|Bhai Taru Singh's Samadhi|
Samadhi of Bhai Taru Singh is located in Sheheed Ganj area just north of Naulakha Bazaar. As you head west on Naulakha Bazaar from the Railway Station, at a distance of few hundred meters, a door provides entrance to the compound containing Bhai Taru Singh's Samadhi. The building is quadrangular in form and surmounted by a low-pitched circular dome on a short neck. The dome is built in a typical chattri style, popular during the Sikh reign. An opening, surrounded by a similar style recessed arch on either side, has been built into all four sides of the building. Entrance to the samadhi is provided by a set of stairs on the east. Inside the structure, there is a small platform in the centre, covered with a white cloth. Framed paintings depicting the death of Bhai Taru Singh adorn the inside walls.
Besides the samadhi, there are a few other buildings in the compound. Along the western wall of the compound, one finds a building resembling a 3-bay mosque, complete with a mehrab in its western wall. It is in a dilapidated state as the roof has fallen in and there are broken bricks all over the floor. Because of its association with the martyred Shaheed Ganj Mosque, the area is still much contested by the Sikh custodians of the site and the local Muslim population, who have taken control of the building and are using it as a make-shift mosque. Another building in the compound is that of Kaku Shah Chishti's shrine.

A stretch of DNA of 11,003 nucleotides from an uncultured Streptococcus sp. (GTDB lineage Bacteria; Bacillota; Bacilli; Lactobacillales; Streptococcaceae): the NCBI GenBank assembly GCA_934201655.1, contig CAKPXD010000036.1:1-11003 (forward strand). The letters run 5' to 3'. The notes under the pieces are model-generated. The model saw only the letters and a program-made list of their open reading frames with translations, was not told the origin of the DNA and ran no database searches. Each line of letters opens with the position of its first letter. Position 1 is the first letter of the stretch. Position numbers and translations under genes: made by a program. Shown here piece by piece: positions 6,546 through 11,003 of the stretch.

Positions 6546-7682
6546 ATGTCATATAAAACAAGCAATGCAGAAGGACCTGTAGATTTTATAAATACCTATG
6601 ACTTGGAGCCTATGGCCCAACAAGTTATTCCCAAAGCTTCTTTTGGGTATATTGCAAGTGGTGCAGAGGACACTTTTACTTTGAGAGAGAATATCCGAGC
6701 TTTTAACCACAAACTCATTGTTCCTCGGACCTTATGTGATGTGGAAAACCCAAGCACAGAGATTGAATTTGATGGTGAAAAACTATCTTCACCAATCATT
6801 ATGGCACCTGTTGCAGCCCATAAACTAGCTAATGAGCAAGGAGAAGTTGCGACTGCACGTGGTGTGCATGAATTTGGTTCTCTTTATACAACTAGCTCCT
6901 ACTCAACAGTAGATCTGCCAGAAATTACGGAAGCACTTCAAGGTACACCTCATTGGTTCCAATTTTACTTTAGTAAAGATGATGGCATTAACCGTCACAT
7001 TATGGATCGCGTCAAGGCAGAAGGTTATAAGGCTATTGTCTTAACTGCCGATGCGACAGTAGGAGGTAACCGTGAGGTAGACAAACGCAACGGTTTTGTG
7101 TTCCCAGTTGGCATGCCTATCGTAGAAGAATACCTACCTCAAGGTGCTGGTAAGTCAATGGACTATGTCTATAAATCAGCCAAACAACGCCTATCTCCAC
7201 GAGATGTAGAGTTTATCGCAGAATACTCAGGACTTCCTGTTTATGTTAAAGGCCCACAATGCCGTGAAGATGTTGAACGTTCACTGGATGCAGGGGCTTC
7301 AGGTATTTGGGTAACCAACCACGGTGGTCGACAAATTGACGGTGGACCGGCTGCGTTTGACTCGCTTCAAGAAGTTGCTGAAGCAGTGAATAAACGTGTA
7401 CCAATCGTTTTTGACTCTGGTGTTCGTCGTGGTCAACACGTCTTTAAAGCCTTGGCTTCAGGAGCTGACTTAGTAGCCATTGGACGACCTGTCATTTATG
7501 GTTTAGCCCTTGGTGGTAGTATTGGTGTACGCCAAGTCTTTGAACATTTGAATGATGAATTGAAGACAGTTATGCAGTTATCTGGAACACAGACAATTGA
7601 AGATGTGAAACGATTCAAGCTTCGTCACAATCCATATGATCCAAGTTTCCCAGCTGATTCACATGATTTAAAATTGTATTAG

Bhai Taru Singh was born in Punjab during the reign of Zakariya Khan. He was raised by his widowed mother, Bibi Dharam Kaur as his father, Bhai Jodh Singh had died in battle. During this time, Sikh revolutionaries were plotting the overthrow of Zakariya Khan and had taken refuge in the jungle. Whatever food or money Taru Singh would save, he would send it to his Sikh brethren, forced into exile by government persecution. He was spied upon by Akil Das (also known as Harbhagat Niranjania) of Jandiala, a government informer, who had Bhai Taru Singh and his sister arrested for treason. Though his sister's freedom was bought by the villagers, Bhai Taru Singh refused to seek a pardon. He was offered a high position with the government, and a marriage with a beautiful damsel of a respected Mughal family, if he embraced Islam and cut his hair. Bhai Taru Singh refused to give up his faith. On June 9, 1745, Bhai Taru Singh was taken to the notorious Ghora Nakhas, a horse market outside the Delhi gate of Lahore. He was again asked by the judge to embrace Islam and to cut off his hair. Bhai Taru Singh bluntly refused the proposal saying that his hair was inseparable from his scalp. Zakariya Khan then ordered Bhai Taru Singh's hair to be scraped off along with his scalp. Sikhs believe that once Bhai Taru Singh had been returned to prison to await a slow death, Zakaria Khan was stricken with unbearable pain and the inability to urinate. He consulted his advisers about this sudden illness and was told that this illness was due to his maltreatment of the Sikhs. Due to the unbearable pain and as a last resort, he sent an apology to Bhai Taru Singh for his persecution of the Sikhs. It was suggested by his advisers that if Zakaria Khan had his own scalp hit with Bhai Taru Singh's shoes, his condition might be lifted. Although the shoe cured Zakariya Khan's condition, he died 22 days later. Upon hearing that he had miraculously outlived the Nawab, Bhai Taru Singh breathed his last on July 1, 1745 and passed away. After their annexation of Lahore in 1762, the Sikhs erected a shrine to his memory at the place of his death and it became known as Shaheed Ganj Bhai Taru Singh.